NEW YORK (
TheStreet) -- The situation with solar cell manufacturers continues to deteriorate. Since I wrote my article
LDK failed to make a full payment of $7.24 million on senior convertible notes with a yield of 4.75%. Convertible means that the notes may be converted into stock. Keep in mind that converting dilutes the stock, but also shareholders are subordinate to bondholders during liquidations. I wouldn't count on creditors converting into common shares anytime soon.
The China-based LDK is short cash, based on a company statement. In LDK's previously reported quarterly balance sheet statement, the company reported $453 million in cash and equivalents, down from over $800 million in the previous quarter. On Thursday, LDK reported its cash holding fell 75% and now stands at $98.3 million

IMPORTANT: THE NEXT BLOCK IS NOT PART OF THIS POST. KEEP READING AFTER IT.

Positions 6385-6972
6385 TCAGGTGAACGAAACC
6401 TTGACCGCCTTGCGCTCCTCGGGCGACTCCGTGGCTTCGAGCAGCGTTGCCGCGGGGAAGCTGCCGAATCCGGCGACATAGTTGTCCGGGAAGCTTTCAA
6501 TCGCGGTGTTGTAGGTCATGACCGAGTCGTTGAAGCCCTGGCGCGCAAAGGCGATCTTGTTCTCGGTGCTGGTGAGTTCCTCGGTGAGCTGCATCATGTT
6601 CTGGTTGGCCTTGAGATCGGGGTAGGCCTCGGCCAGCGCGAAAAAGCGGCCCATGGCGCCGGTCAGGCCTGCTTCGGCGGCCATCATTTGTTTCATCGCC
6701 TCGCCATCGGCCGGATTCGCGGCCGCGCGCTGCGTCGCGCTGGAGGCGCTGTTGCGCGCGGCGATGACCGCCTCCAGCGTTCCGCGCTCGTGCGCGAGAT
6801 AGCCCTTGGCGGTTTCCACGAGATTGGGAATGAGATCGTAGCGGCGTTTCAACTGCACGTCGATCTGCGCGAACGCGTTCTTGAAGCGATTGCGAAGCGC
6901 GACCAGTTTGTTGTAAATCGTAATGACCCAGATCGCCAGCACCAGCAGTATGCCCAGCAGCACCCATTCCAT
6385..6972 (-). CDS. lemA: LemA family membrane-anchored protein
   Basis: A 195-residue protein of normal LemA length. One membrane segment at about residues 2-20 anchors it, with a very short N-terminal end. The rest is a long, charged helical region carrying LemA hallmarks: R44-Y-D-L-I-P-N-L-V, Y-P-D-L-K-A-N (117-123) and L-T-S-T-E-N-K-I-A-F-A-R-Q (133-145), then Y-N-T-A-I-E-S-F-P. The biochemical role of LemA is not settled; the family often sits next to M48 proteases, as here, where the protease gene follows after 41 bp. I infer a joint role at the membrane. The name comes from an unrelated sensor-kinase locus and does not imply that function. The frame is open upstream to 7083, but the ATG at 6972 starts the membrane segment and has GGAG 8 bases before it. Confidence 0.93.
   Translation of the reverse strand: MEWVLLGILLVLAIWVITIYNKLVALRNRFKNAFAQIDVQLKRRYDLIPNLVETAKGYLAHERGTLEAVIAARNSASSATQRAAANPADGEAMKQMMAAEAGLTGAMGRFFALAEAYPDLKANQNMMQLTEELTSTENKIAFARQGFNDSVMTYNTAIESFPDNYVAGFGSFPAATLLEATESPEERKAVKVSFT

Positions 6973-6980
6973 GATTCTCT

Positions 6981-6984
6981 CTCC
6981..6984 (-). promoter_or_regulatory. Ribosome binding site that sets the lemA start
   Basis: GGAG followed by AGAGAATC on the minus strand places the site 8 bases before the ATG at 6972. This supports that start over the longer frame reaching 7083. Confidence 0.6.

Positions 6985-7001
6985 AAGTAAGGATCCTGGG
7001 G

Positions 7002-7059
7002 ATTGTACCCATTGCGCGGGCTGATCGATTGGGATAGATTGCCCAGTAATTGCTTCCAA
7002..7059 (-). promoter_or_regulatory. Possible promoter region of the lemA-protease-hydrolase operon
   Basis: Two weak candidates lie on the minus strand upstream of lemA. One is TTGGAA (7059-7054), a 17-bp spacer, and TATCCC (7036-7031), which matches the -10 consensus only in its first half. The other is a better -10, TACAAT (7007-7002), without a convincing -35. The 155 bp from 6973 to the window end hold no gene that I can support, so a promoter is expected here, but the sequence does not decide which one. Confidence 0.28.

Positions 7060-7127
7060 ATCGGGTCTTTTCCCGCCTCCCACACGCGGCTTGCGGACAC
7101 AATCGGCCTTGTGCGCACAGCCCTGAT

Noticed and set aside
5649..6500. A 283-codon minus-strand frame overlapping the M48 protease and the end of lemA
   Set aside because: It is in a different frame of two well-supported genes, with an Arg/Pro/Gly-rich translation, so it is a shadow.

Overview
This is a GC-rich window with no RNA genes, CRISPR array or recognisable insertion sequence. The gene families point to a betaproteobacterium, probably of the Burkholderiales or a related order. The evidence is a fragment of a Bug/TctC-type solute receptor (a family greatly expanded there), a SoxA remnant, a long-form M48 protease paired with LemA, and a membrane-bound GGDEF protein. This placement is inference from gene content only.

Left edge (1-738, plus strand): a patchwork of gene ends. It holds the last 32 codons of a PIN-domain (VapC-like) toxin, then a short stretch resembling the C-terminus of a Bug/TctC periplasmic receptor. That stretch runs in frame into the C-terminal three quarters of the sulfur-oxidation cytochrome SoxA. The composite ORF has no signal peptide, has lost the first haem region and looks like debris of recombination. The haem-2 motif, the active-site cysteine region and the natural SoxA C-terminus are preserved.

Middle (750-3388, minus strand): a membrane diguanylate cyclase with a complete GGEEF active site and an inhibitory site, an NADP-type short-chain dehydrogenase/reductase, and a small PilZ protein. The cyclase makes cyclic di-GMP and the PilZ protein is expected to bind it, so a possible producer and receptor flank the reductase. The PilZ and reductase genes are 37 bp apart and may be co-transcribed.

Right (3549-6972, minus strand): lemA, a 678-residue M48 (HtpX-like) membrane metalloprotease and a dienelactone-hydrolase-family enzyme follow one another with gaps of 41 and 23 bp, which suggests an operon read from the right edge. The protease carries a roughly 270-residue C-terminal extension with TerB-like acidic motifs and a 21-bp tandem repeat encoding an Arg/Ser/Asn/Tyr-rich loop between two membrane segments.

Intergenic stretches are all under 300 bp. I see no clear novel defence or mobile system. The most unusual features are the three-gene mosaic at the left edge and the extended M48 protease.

In LDK's last quarter of 2012, it lost $517 million after losing $137 million in the previous quarter. In order for LDK to survive, it will need to restructure its debt with creditors. Renegotiating with creditors won't be easy.LDK's sales are falling, margins are squeezing, The United States Natural Gas ETF (UNG) is near historic lows. Meanwhile, LDK competitor First Solar (FSLR) recently announced the purchase of TetraSun and a breakthrough in cost-per-watt production.
First Solar expects to produce solar panels in 2017 that have a cost per watt of 40 cents; this represents a significant drop from 65 cents during 2013. LDK and other solar makers will need to forge ahead with lower-cost panels or become stranded in perpetual darkness.
Right now, LDK shareholders don't need to worry about 40 cents per watt production in 2017. Unless LDK can improve margins, profit and win over creditors, there will not be a 2017 for LDK. In my article